Early French Feminisms, 1830–1940 is a source book of personal and political writings by Flora Tristan, Pauline Roland, Jeanne Deroin, Hélène Brion and Madeleine Pelletier, five key individuals in the development of women’s rights in France.
Though their writings and political activity ranged over more than a century, these women were linked by their commitment to feminism and to socialism and can be considered as seminal figures in French political thought. Their journals, letters and diaries have not been available in print or in English translation and the same is true of many of their published works. As well as extensive extracts from the original source material, Early French Feminisms, 1830–1940 contains biographical and contextual historical material which sets the writers in their period and links them to contemporary feminist and socialist debates. Tristan, Deroin, Roland, Pelletier and Brion were active in the growth of trade union organization, Saint-Simonian utopian socialism, the birth of the parliamentary Socialist Parties, pacifism during the First World War and the neo-Malthusian or birth control movement.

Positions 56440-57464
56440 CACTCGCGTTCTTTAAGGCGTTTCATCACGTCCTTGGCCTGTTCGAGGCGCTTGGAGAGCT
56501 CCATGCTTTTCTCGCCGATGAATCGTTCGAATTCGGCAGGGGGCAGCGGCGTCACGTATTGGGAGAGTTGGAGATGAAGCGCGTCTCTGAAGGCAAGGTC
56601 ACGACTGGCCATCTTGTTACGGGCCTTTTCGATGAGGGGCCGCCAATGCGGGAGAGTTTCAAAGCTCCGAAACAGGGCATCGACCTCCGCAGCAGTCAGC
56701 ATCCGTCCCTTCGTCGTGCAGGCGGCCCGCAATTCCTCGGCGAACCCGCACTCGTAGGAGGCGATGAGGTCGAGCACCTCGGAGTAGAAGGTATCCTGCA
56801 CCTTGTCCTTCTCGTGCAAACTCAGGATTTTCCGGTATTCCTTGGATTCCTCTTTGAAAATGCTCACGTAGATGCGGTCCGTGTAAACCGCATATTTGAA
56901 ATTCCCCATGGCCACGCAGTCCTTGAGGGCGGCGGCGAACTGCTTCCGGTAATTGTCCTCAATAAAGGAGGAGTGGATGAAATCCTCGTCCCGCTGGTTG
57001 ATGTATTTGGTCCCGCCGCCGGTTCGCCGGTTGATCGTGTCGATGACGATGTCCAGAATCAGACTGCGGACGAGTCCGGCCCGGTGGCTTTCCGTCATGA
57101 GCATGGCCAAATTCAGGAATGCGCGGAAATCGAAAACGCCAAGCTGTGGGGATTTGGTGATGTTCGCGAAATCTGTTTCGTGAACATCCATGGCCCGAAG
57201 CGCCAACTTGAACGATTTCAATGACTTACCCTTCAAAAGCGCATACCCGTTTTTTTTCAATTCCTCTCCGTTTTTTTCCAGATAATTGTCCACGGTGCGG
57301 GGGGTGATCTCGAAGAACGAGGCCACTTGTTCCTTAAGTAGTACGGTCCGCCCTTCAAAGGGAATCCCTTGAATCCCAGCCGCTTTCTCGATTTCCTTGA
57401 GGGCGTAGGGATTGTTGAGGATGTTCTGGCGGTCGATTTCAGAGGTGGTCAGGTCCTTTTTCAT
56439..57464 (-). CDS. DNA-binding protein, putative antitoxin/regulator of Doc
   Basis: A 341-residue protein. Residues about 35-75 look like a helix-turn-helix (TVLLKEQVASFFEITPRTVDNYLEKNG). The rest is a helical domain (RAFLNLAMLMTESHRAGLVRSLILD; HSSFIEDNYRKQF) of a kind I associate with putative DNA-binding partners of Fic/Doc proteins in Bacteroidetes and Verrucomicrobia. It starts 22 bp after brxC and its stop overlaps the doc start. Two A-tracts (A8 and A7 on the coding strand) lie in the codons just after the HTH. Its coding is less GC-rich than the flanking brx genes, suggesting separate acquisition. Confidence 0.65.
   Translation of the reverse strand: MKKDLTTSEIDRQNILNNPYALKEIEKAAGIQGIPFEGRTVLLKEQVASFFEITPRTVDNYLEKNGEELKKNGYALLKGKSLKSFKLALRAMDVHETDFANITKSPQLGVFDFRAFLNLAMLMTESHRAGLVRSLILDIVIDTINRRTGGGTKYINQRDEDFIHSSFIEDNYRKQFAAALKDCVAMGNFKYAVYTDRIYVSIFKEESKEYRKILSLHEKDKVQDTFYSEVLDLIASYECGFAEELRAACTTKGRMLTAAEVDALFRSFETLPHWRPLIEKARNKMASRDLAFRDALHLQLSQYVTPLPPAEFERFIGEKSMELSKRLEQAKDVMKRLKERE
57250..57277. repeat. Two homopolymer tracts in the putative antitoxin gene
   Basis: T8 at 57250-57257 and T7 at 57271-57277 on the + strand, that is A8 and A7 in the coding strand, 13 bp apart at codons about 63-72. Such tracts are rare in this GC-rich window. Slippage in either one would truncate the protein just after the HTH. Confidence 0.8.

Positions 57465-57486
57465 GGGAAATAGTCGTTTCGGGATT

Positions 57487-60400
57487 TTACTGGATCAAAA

Ranging across personal and public genres of writings, the texts reproduced for this volume, placed in historical context, demonstrate the difficulty which these largely self-educated women faced in entering the public sphere and the political persecution which they faced courageously. Early French Feminisms, 1830–1940 clarifies an important chapter in feminist and socialist militancy which will be of interest to students and scholars of women’s studies and modern French history.